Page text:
After $5 trn m-cap, a $5 trn economy in sight

After $5 trn m-cap, a $5 trn economy in sight

At 75, India is on the cusp of immense possibilities. It is no longer a sleeping giant as some depict it to be. There is a general consensus on this...

At 75, India is on the cusp of immense possibilities. It is no longer a sleeping giant as some depict it to be. There is a general consensus on this assertion. Economists in major countries are veering round to the view that India is on the rise and the rise is unstoppable. Lending credence to their bullish stand on India is Reserve Bank of India’s May 2024 Bulletin. Armed with data and opinions of its think tanks, the banker to the Central and the State governments and also the regulator of banking sector in the country thumped the table, strongly contending that the country is poised for a long-awaited economic take-off.

An article on ‘State of the Economy’ by an expert panel headed by RBI Deputy Governor Michael Debabrata Patra reels out data to show that rural demand for fast-moving consumer goods (FMCG) has outpaced urban markets for the first time in at least two years. Rural distress has for long been the concern of economists amid a decelerating growth of agriculture, the main driving force of robust demand. Even as the agriculture push is dependent on various factors, benefits of private sector expansion are percolating into the country side. This kind of growth in FMCG volumes is a conundrum given that core inflation – inflation excluding food items and fuel – is on downward spiral. A low, stable and predictable inflation can facilitate better financial planning and budgeting by both people and businesses. Economy naturally benefits and jobs are an offshoot certainly. However, retail inflation ruled steady in February, at 5.09 per cent as against 5.10 per cent the previous month. Blame it on the persisting food inflation.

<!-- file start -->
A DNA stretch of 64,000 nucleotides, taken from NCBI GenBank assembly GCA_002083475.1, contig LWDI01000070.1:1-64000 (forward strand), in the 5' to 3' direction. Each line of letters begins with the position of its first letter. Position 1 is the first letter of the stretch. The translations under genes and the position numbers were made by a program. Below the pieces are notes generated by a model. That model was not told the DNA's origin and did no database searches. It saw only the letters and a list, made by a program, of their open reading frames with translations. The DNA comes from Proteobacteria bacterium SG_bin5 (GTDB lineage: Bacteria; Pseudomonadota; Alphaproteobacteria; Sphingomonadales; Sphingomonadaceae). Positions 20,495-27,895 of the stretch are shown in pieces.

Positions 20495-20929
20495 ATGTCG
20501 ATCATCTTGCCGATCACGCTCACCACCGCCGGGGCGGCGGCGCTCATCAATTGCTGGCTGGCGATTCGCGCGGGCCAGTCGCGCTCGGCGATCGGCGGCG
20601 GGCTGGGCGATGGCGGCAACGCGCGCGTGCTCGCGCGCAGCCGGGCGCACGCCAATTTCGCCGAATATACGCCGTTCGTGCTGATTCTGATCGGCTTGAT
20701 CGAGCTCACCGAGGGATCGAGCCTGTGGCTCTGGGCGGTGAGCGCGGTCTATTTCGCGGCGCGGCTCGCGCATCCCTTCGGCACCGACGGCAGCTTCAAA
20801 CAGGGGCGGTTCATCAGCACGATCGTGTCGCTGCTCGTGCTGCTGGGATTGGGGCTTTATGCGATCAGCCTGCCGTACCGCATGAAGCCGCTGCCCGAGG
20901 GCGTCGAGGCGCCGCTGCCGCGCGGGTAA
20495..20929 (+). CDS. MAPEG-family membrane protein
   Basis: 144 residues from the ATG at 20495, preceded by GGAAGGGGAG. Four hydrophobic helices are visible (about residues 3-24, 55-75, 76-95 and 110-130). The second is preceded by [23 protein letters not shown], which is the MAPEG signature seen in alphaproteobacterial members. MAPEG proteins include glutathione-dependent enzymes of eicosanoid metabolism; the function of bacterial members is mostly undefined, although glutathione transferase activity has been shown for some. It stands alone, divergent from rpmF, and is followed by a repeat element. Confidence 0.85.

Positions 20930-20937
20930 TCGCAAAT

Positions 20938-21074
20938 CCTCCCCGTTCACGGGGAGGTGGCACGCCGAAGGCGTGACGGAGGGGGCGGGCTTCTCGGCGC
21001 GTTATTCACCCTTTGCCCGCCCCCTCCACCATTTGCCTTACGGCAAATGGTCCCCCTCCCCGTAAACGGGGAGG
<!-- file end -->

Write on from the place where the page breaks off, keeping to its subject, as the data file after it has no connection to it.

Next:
According to the Economic Activity Index (EAI), which tracks twenty-seven high-frequency indicators, GDP growth is poised for 7.5% growth in the first quarter. IMF’s April 2024 World Economic Outlook (WEO) points to the robustness of India growth as reflecting a growing domestic demand and a rising working-age population. OECD also drew attention to the strong investment and improving business confidence in India. Consider any indicator, be it toll collections, automobile sales, FMCG growth, power consumption, renewable energy capacity creation, rapid growth of transport infrastructure, broadband connectivity, world’s highest number of digital transactions, a solidly built digital public infrastructure, capacity creation by manufacturers etc., they show Indian economy is more resilient than ever and on a steady ascent.

That there is real GDP growth is reflected in dramatic reduction in poverty. World Bank estimates extreme deprivation is on the decline The UN has also noted that 415 million people in India have come out of poverty between 2005 and 2021.

Inflationary pressures in many countries are weighing down on global financial stability. They trigger volatility in capital flows, making global investors risk-averse. India with a strong domestic demand provides a silver lining amidst gloomy global trends. Perhaps, this explains why the total market capitalisation of all stocks listed on the BSE surpassed $5 trillion briefly on Tuesday for the first time. India became the fifth country after the US, China, Japan, and Hong Kong to achieve this milestone.

Thus, there is more optimism about the growth of Indian economy. Further growth is definitely possible should the governments, Central and State, address water scarcity, low irrigation efficiency, residues of insecticides and pesticides in food items, quality education and skilling of youth, R&D, and, finally, affordable healthcare. There is a great potential for India to become a $5 trillion economy (from a little over $4 trillion now) in 2025.

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